Have you ever been unsure of where to start when studying the life and works of a distinguished writer for the first time? Our Writers and Their Work series provides brief but rigorous critical examinations of the works of eminent writers and schools of writing, serving as accessible introductions to anyone who wants to broaden their knowledge of some of the key figures of the English literary canon.
For July we are running a ‘buy one get one half price’ offer on all books in our Writers and Their Works series. To take advantage of this offer, use code WATW21 at the checkout. (This promotion is not currently available within the EU. For US orders, please email firstname.lastname@example.org).
In this blog post we meet 12 writers featured in the series. For more information on Writers and Their Work visit our website.
William Makepeace Thackeray by Richard Salmon
Thackeray is best known for his satirical novel Vanity Fair set in Regency England during the Napoleonic wars. The title is derived from The Pilgrim’s Progress by John Bunyan, more specifically an episode in which a fair is set up in the town of Vanity by the devils Beelzebub and Apollyon. Written by a Richard Salmon, a Victorian literature and culture specialist, this study examines Thackeray’s writings, including novels, shorter fiction, journalism and criticism, locating their generic diversity and persistent critical concerns within the specific material contexts of early mid-nineteenth-century literary culture.
Djuna Barnes by Deborah Parsons
Barnes once described herself as one of the most famous unknowns of the twentieth century. Revisionary accounts of female modernist writers have re-awakened interest in her work, yet she remains a unique and idiosyncratic figure, unassimilated by models of American expatriate or Sapphic modernism. In this study, Deborah Parsons examines the range of Barnes’s oeuvre; her early journalism, short stories and one act dramas, poetry, the family chronicle Ryder, the Ladies Almanack, and her late play The Antiphon, as well as her modernist classic Nightwood. Barnes’s determined inversion of generic and social norms, sexology, degeneration, ethnography, and decadence, her unusual childhood, her professional friendships with T.S. Eliot and James Joyce, and her controversial lesbianism are all highlighted and discussed in this introduction to a bold and enigmatic writer.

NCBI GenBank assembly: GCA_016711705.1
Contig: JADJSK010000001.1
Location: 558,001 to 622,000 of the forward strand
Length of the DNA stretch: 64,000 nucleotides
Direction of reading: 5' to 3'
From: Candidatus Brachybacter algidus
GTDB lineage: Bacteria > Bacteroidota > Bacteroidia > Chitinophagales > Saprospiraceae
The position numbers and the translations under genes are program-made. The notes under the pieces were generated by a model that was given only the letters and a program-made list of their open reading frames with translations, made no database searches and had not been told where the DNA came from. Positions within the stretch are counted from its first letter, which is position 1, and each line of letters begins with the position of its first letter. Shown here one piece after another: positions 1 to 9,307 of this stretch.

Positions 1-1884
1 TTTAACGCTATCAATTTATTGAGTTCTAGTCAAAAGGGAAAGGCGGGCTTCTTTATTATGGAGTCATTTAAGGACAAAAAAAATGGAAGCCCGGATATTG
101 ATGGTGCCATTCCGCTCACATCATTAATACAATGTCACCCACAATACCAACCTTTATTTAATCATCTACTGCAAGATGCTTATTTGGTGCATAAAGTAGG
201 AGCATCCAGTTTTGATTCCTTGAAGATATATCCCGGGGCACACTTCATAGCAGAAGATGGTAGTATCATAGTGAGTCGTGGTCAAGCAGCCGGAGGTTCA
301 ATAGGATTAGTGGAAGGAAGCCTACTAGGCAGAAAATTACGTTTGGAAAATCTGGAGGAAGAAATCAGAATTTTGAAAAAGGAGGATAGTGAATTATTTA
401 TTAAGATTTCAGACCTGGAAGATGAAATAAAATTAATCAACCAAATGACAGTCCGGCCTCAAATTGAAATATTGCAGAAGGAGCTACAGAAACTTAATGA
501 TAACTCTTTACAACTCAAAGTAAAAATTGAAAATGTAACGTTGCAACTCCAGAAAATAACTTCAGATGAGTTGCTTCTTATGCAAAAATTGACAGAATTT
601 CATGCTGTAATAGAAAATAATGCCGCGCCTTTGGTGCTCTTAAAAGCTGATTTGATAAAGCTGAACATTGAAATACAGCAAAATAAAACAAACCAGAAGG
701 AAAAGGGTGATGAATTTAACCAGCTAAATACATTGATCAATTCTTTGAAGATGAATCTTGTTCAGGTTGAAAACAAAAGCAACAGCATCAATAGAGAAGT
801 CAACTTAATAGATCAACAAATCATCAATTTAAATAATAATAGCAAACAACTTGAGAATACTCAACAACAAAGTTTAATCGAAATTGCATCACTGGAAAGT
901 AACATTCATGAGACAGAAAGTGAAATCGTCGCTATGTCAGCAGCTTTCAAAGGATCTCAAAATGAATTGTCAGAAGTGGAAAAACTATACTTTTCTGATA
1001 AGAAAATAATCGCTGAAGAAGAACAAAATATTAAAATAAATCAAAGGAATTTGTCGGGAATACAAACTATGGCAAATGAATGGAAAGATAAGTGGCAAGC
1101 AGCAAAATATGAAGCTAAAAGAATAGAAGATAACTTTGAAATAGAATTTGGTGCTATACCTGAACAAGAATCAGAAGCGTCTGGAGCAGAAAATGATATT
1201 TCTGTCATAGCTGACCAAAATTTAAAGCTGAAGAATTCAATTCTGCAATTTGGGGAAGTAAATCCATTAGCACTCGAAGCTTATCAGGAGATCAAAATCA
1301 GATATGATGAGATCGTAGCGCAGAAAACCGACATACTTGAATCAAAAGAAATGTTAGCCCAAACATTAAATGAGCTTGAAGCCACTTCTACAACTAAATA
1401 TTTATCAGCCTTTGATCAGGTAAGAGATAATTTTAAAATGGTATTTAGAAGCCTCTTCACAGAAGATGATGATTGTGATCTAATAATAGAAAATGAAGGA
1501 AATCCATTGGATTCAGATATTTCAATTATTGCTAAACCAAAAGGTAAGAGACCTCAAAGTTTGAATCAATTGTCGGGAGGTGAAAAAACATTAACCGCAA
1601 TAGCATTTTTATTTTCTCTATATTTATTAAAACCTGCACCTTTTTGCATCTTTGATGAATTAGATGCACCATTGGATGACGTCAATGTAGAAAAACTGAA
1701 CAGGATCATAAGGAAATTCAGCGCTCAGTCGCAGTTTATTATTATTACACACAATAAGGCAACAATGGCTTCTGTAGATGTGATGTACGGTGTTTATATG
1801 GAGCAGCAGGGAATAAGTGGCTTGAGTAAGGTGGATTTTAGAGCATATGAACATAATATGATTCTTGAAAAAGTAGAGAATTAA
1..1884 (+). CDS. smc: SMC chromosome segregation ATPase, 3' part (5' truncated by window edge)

Anita Desai by Elaine Yee Lin Ho
The notion of thinking as an outside, and the critical distance which this entails, is a key to an understanding of Desai as writer, and a recurrent theme for the discussions of her novels and short stories in her book. It informs her authorial perspectives on India, its places, scenes, and people, and her creative engagement with those who, through a combination of accident and choice, find themselves marginalised, displaced, and dispossessed. Through detailed discussions of a number of short stories and novels, and references to other works by Indo-English writers, Elaine Yee Lin Ho shows how Desai maps her ‘India’, and opens up ways of reading ‘India’ for the reader as outsider.
Sylvia Plath by Elisabeth Bronfen
Whether giving voice to the relentless self-examination of her autobiographical texts or psychic recovery in her autobiographical novel The Bell Jar, Plath’s struggle with gender and cultural identity is astonishingly timely. The central theme to which this study returns is Plath’s insistence on a clandestine traumatic knowledge of fallibility and fragility underlying the fiction of success, health and happiness so prevalent in post-World War Two. This may be expressed as anger and violence, as the celebration of feminine figures of transcendence, or as the quiet dissolution of the subject and its world represented in her late Ariel poems.
Stephen Crane by Kevin Hayes
Crane was a late-nineteenth-century pioneer of American Naturalism and wrote the acclaimed Civil War novel The Red Badge of Courage, all the more impressive for the fact he wrote it with no first-hand battle experience. This study seeks to understand the many literary genres in which Crane wrote: newspaper journalism, novels, poetry, sketch and short story. It traces Crane’s development as a writer from the early newspaper contributions to Maggie, his first novel, and The Black Riders, his first collection of verse.